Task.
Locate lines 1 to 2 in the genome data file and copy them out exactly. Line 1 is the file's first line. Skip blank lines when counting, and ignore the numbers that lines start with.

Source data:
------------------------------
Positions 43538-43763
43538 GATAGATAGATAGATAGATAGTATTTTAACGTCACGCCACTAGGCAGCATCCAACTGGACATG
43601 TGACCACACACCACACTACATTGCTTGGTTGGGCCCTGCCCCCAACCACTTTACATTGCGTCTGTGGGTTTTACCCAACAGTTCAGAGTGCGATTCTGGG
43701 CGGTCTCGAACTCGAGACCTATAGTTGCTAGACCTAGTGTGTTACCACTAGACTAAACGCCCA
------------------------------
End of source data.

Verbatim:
Positions 43538-43763
43538 GATAGATAGATAGATAGATAGTATTTTAACGTCACGCCACTAGGCAGCATCCAACTGGACATG